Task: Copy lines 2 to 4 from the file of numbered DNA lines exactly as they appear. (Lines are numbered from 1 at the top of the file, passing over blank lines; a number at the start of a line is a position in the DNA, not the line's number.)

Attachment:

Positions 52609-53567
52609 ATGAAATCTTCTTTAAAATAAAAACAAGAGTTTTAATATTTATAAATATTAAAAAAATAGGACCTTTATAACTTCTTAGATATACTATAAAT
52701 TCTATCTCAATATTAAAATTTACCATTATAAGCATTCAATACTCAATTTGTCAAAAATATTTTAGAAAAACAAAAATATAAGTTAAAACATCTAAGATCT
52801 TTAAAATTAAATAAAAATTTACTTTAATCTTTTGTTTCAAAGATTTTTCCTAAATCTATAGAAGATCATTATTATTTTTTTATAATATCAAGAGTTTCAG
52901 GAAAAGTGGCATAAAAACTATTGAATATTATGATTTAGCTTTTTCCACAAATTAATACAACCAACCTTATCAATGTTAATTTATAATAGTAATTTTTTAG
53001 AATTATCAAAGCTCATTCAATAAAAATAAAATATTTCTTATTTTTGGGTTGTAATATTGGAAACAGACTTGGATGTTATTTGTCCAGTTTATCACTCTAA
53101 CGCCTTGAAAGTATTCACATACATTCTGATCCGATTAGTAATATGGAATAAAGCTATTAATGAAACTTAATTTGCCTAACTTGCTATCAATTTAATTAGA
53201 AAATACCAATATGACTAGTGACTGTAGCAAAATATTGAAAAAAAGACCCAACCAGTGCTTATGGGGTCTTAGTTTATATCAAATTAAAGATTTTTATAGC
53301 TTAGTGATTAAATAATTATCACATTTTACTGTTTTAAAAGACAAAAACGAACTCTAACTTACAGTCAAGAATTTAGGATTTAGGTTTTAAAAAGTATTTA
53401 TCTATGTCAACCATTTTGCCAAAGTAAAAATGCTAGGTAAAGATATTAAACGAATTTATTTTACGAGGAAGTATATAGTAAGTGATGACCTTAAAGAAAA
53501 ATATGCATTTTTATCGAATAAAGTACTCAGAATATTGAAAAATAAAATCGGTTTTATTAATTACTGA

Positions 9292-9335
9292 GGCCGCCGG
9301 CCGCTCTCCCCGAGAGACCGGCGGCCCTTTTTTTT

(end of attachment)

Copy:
52609 ATGAAATCTTCTTTAAAATAAAAACAAGAGTTTTAATATTTATAAATATTAAAAAAATAGGACCTTTATAACTTCTTAGATATACTATAAAT
52701 TCTATCTCAATATTAAAATTTACCATTATAAGCATTCAATACTCAATTTGTCAAAAATATTTTAGAAAAACAAAAATATAAGTTAAAACATCTAAGATCT
52801 TTAAAATTAAATAAAAATTTACTTTAATCTTTTGTTTCAAAGATTTTTCCTAAATCTATAGAAGATCATTATTATTTTTTTATAATATCAAGAGTTTCAG